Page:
" 'I Love Lucy': A Celebration of All Things Lucy" by Elisabeth Edwards
Reviewed by David Marshall James
Quick! What's Lucy Ricardo's middle name?
No, "McGillicuddy" is her maiden name.
Surprise: It's "Esmeralda"!
Oh, the things you'll learn about the Ricardos and the Mertzes in this bountifully illustrated volume celebrating the 60th anniversary of TV's greatest sitcom, which debuted in September 1951, running through 1957.
Each episode is summarized and dated (production date and air date) with a picture therefrom; additionally, character quotes and factoids are compiled, so the reader will garner more information about Lucy, Ricky, Ethel, and Fred than the actors who portrayed them: Lucille Ball, Desi Arnaz, Vivian Vance, and William Frawley.
Author Elisabeth Edwards's principal thesis is to demonstrate how the program reflected the escalating affluency of the middle class in post-WWII America.
During the years of the show's run, more Americans were able to afford appliances, automobiles, and houses in the suburbs.
Hence, the Ricardos and the Mertzes really got around, mostly on Ricky's nickel, journeying to California and Europe, as well as to Miami, Hawaii, and Cuba.
As Ricky prospered, he was able to purchase his own nightclub.
Back home, who could forget the episode wherein the Ricardos buy a new washing machine, with the old one tumbling over the back railing?
As the series wound down, the Ricardos headed to Connecticut, where they could afford (sort of) a house of their own-- along with a flock of chickens-- the better to bring up Little Ricky, that drum-beating poster boy for the Baby Boom generation.
"I Love Lucy" wasn't tied down to a single locale, as "All in the Family" was. Nor did the Ricardos "move on up," as the Jeffersons did, in one fell swoop. Rather, nationwide trends toward increasing prosperity during the 1950s were reflected in the Ricardos' lifestyles.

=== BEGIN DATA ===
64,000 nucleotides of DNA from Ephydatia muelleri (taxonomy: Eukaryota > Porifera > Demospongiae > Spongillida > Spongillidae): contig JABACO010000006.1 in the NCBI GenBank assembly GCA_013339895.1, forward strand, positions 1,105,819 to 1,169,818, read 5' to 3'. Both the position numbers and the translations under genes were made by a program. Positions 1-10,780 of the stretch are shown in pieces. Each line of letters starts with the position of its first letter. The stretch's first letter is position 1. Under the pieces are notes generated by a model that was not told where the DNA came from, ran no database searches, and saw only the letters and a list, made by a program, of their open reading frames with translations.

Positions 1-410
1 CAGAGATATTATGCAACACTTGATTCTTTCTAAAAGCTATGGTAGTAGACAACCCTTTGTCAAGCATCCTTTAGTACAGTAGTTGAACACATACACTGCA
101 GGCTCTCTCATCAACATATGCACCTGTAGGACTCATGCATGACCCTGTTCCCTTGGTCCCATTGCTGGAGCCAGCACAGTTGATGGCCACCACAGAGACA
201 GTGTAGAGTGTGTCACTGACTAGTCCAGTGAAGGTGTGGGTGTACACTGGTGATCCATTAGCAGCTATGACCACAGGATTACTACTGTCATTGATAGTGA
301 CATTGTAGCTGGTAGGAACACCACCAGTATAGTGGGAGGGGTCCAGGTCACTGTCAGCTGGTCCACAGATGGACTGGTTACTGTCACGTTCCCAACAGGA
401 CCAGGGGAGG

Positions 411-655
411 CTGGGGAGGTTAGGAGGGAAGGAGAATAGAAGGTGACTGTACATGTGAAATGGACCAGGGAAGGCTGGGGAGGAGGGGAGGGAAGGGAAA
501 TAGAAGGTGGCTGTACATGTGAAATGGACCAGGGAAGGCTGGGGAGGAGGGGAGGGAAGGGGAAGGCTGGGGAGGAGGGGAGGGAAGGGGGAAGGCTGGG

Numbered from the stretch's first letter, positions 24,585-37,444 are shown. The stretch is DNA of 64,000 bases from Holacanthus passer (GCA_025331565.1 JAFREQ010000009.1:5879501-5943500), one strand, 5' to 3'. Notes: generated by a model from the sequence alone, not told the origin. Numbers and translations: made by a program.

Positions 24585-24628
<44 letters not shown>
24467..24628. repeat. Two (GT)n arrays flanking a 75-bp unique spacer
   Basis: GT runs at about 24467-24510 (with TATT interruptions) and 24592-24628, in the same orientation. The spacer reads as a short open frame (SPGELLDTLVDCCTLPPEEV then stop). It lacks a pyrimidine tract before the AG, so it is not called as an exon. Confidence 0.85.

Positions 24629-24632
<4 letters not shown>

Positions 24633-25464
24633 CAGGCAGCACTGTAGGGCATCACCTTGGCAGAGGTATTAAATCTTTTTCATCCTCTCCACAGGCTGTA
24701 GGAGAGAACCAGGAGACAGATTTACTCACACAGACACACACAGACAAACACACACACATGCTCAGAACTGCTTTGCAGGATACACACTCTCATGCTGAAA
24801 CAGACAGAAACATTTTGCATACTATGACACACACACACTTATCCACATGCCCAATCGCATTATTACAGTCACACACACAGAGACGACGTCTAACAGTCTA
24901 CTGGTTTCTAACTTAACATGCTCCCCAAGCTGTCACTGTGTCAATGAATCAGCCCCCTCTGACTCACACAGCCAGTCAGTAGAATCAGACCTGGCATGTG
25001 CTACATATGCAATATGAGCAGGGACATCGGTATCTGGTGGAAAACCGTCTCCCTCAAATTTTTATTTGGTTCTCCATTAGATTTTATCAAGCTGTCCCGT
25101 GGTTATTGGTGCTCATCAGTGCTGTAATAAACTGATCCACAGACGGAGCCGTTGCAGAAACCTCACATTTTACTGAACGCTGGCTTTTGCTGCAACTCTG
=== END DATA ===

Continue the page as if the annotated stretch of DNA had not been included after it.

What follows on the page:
No telling how much Fred Mertz had stashed away in the basement of his apartment building. His Depression-era mentality fostered his skinflintedness; whereas, Lucy and Ricky were more willing to "trade up" as their family enlarged and times improved.
In spite of Communist witch hunts (which came a hair's breadth from destroying Lucille Ball's career), the nuclear-arms race with the USSR, and domestic strife concerning civil rights, the prevailing economic mood was largely positive.
One fun section of the book details the characters' appetites, with some suggested recipes for their favorite dishes. Lucy wasn't completely inept in the kitchen. She fresh-squeezed Ricky's orange juice every morning, and she could catch flying toast like a major leaguer.
Another chapter offers song lyrics, not just to the theme music and "Babalu," but also to "Mammy's Little Babies Love Shortnin' Bread." We're far from forgetting Vivian Vance's rendition, during the en-route-to-Hollywood stop in her hometown of Albuquerque, New Mexico: "Ethel Mae Potter-- We Never Forgot Her."
One tidbit that's (understandably) overlooked, but that was never lost on this viewer: The make/pattern of the Ricardos' everyday dishes. It's Franciscan Ware (manufactured in California-- makes sense), in the Ivy pattern, which was discontinued around 1980.
One of my grandmothers owned a full set, acquired-- when else?
A toast, complete with buttered toast, from Ivy-pattern Franciscan Ware breakfast plate and coffee cup to this volume, and to Lucy, Ricky, Ethel, and Fred.
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